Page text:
I gotta speak up about one of the rules you laid out for cheating. If you entered into a monogamous relationship with your significant other, then you should remain monogamous; you cannot cheat on them if they get cancer or in a car wreck and can't have sex anymore. Moreover, physical inability to fuck is not a good reason to leave them either. Someone who is too sick to fuck needs your support more than ever. Anyone who enters into a monogamous relationship should know that it is quite possible that either they or their partner could be randomly struck by an ailment that prevents sex, but this fact alone does not permit them to cheat or leave. It is selfish to cheat on someone in a circumstance such as this. If you really feel the need to cheat on your dying husband or wife, you should have thought about that before you got married.

I Have Two Buttholes

My response after the jump...


I described cheating on a sick or disabled partner—a very seriously ill partner, a profoundly, incapacitatingly disabled partner—like this...

Cheating is permissible when it amounts to the least worst option, i.e. when someone who made a monogamous commitment isn't getting any at home (sick or disabled or withholding-without-cause spouse) and divorce isn't an option (sick or disabled or withholding-without-cause-spouse-who-can't-be-divorced-for-some-karma-imperilling-reason-or-other) and the sex on the side makes it possible for the cheater to stay married and stay sane.

When someone with a sick or disabled partner faces a choice between cheating, leaving, or going insane, I think they should cheat.

But, hey, I agree that people who make monogamous commitments should do their level best to honor those commitments. But an illness or a serious disability can change roles and expectations, IHTB, and tragic and/or hopeless circumstances can quickly transform a lovers-and-partners relationship into patient-and-caretaker relationship. No one suffers more than the sick or disabled person, of course, but the caretaker role places tremendous pressures on the able partner.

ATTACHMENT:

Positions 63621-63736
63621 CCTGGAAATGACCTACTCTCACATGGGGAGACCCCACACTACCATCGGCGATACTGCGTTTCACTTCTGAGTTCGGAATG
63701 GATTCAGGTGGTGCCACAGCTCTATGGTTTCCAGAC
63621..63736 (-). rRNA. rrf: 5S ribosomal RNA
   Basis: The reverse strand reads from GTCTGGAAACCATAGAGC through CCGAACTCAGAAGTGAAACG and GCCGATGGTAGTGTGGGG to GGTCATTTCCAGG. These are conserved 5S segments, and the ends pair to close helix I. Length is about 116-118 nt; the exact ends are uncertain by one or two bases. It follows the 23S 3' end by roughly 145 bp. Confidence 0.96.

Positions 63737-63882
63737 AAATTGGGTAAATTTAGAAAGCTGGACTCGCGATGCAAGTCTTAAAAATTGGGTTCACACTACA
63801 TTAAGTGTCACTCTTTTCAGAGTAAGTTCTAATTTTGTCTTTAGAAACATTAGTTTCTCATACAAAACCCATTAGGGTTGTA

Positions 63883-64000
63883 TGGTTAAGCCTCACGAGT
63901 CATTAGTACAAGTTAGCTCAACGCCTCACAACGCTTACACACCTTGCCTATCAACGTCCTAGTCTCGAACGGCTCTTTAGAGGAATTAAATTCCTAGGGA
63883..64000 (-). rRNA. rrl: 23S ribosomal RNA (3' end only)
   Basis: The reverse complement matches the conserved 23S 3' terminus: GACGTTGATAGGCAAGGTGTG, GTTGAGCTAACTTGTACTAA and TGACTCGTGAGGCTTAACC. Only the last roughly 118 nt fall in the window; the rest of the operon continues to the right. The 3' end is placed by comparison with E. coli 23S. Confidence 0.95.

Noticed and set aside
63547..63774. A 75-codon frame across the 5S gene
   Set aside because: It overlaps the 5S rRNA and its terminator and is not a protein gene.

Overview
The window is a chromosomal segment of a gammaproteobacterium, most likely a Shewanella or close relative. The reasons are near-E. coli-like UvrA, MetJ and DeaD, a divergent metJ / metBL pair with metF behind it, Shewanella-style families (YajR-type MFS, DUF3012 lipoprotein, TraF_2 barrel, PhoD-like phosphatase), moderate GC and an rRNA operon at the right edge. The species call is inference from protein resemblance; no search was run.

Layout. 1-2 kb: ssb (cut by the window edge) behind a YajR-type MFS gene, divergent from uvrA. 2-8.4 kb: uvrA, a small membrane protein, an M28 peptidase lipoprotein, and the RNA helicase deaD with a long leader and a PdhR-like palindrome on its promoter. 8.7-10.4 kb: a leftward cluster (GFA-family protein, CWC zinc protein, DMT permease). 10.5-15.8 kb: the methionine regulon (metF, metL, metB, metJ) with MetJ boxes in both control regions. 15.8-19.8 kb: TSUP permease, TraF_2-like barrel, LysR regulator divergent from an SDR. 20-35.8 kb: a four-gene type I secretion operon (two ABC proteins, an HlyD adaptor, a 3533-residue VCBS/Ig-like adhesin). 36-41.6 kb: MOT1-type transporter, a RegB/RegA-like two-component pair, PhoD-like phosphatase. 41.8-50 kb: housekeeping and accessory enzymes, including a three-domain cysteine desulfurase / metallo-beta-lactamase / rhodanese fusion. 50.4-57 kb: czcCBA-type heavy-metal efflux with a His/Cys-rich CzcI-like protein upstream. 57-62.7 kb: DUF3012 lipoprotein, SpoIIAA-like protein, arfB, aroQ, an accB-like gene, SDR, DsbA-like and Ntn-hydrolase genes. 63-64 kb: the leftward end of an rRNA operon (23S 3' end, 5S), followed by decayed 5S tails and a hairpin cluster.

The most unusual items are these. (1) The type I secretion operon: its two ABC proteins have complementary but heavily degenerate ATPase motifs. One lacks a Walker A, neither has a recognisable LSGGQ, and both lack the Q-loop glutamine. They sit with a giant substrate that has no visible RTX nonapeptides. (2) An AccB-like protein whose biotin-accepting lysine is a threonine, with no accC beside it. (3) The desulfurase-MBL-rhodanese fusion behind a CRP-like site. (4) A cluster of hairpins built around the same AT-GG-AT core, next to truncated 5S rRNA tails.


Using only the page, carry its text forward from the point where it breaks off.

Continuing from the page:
If a little discreet cheating makes it possible for someone to be there for a sick or disabled partner—if it makes it possible for that person to remain faithful in the most meaningful sense of the term—no one outside that relationship has a right to judge. And, again, I'm not saying that people in monogamous relationships have a right to cheat on their partners at the first sign of sniffles or if their partners are bedridden for a few months with a broken leg. I'm talking about the grind of years and years of caring for a sick or dying partner.

Circumstances change, IHTB, and sometimes allowances have to made. It's neither helpful nor realistic to demand that others go without physical intimacy for years or decades because you can't wrap your head around a situation where a person might need to sneak out and do a small wrong in order to stay put and do a much larger right.